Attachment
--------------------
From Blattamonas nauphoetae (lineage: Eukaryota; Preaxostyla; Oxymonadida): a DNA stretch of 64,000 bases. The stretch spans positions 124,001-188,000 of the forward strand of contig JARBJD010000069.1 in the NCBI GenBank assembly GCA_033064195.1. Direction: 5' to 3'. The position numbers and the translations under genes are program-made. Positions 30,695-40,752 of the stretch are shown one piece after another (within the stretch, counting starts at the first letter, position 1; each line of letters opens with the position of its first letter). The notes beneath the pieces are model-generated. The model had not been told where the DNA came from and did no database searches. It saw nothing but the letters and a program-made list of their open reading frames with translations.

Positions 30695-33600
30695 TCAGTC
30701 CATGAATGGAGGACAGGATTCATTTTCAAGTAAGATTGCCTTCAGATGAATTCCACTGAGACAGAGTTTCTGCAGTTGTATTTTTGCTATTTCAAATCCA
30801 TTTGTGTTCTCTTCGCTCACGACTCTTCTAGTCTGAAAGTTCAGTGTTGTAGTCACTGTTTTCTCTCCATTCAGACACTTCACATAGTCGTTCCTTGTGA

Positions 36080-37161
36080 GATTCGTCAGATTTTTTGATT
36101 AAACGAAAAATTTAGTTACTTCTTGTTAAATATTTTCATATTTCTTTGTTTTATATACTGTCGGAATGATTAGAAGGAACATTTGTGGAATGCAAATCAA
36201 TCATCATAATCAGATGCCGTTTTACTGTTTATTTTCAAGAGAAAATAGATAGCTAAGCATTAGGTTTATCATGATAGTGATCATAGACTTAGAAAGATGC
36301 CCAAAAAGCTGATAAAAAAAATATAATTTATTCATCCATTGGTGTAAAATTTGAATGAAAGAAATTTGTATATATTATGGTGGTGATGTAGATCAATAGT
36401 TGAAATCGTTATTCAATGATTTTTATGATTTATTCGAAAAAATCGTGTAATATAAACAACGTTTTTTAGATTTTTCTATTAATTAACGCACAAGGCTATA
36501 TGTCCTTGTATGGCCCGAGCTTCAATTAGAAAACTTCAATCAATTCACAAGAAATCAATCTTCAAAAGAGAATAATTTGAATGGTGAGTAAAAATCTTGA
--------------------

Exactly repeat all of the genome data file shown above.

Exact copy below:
From Blattamonas nauphoetae (lineage: Eukaryota; Preaxostyla; Oxymonadida): a DNA stretch of 64,000 bases. The stretch spans positions 124,001-188,000 of the forward strand of contig JARBJD010000069.1 in the NCBI GenBank assembly GCA_033064195.1. Direction: 5' to 3'. The position numbers and the translations under genes are program-made. Positions 30,695-40,752 of the stretch are shown one piece after another (within the stretch, counting starts at the first letter, position 1; each line of letters opens with the position of its first letter). The notes beneath the pieces are model-generated. The model had not been told where the DNA came from and did no database searches. It saw nothing but the letters and a program-made list of their open reading frames with translations.

Positions 30695-33600
30695 TCAGTC
30701 CATGAATGGAGGACAGGATTCATTTTCAAGTAAGATTGCCTTCAGATGAATTCCACTGAGACAGAGTTTCTGCAGTTGTATTTTTGCTATTTCAAATCCA
30801 TTTGTGTTCTCTTCGCTCACGACTCTTCTAGTCTGAAAGTTCAGTGTTGTAGTCACTGTTTTCTCTCCATTCAGACACTTCACATAGTCGTTCCTTGTGA

Positions 36080-37161
36080 GATTCGTCAGATTTTTTGATT
36101 AAACGAAAAATTTAGTTACTTCTTGTTAAATATTTTCATATTTCTTTGTTTTATATACTGTCGGAATGATTAGAAGGAACATTTGTGGAATGCAAATCAA
36201 TCATCATAATCAGATGCCGTTTTACTGTTTATTTTCAAGAGAAAATAGATAGCTAAGCATTAGGTTTATCATGATAGTGATCATAGACTTAGAAAGATGC
36301 CCAAAAAGCTGATAAAAAAAATATAATTTATTCATCCATTGGTGTAAAATTTGAATGAAAGAAATTTGTATATATTATGGTGGTGATGTAGATCAATAGT
36401 TGAAATCGTTATTCAATGATTTTTATGATTTATTCGAAAAAATCGTGTAATATAAACAACGTTTTTTAGATTTTTCTATTAATTAACGCACAAGGCTATA
36501 TGTCCTTGTATGGCCCGAGCTTCAATTAGAAAACTTCAATCAATTCACAAGAAATCAATCTTCAAAAGAGAATAATTTGAATGGTGAGTAAAAATCTTGA